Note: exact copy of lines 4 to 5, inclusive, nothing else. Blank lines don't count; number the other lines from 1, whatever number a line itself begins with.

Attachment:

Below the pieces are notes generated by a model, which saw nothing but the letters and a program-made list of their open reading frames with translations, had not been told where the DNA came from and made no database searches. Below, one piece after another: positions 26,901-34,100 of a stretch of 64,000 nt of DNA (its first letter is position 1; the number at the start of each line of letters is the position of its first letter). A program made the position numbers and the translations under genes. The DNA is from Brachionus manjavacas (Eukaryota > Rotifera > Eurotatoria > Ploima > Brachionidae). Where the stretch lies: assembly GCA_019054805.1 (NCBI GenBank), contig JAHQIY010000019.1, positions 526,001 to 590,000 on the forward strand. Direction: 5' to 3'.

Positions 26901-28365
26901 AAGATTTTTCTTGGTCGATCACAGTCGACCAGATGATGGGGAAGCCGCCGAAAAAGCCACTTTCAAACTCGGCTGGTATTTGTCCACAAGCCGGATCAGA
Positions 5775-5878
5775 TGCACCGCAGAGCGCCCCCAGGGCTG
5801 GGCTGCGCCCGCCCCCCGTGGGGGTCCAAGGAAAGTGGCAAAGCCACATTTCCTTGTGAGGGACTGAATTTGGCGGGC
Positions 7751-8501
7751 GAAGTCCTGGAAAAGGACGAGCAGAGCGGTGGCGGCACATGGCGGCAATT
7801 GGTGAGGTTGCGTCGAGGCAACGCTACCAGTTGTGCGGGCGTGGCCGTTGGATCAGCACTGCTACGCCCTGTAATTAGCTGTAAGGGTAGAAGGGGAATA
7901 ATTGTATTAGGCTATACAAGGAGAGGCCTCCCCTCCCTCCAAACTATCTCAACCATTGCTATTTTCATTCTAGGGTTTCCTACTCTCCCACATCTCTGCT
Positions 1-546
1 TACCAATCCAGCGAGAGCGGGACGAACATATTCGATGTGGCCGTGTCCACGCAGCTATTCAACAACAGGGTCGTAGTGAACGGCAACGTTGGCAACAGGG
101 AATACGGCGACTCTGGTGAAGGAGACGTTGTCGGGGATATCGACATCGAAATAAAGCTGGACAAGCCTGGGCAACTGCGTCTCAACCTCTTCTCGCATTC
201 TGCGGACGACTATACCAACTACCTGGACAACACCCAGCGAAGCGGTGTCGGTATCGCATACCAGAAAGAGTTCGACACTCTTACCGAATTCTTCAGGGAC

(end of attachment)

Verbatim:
Positions 5775-5878
5775 TGCACCGCAGAGCGCCCCCAGGGCTG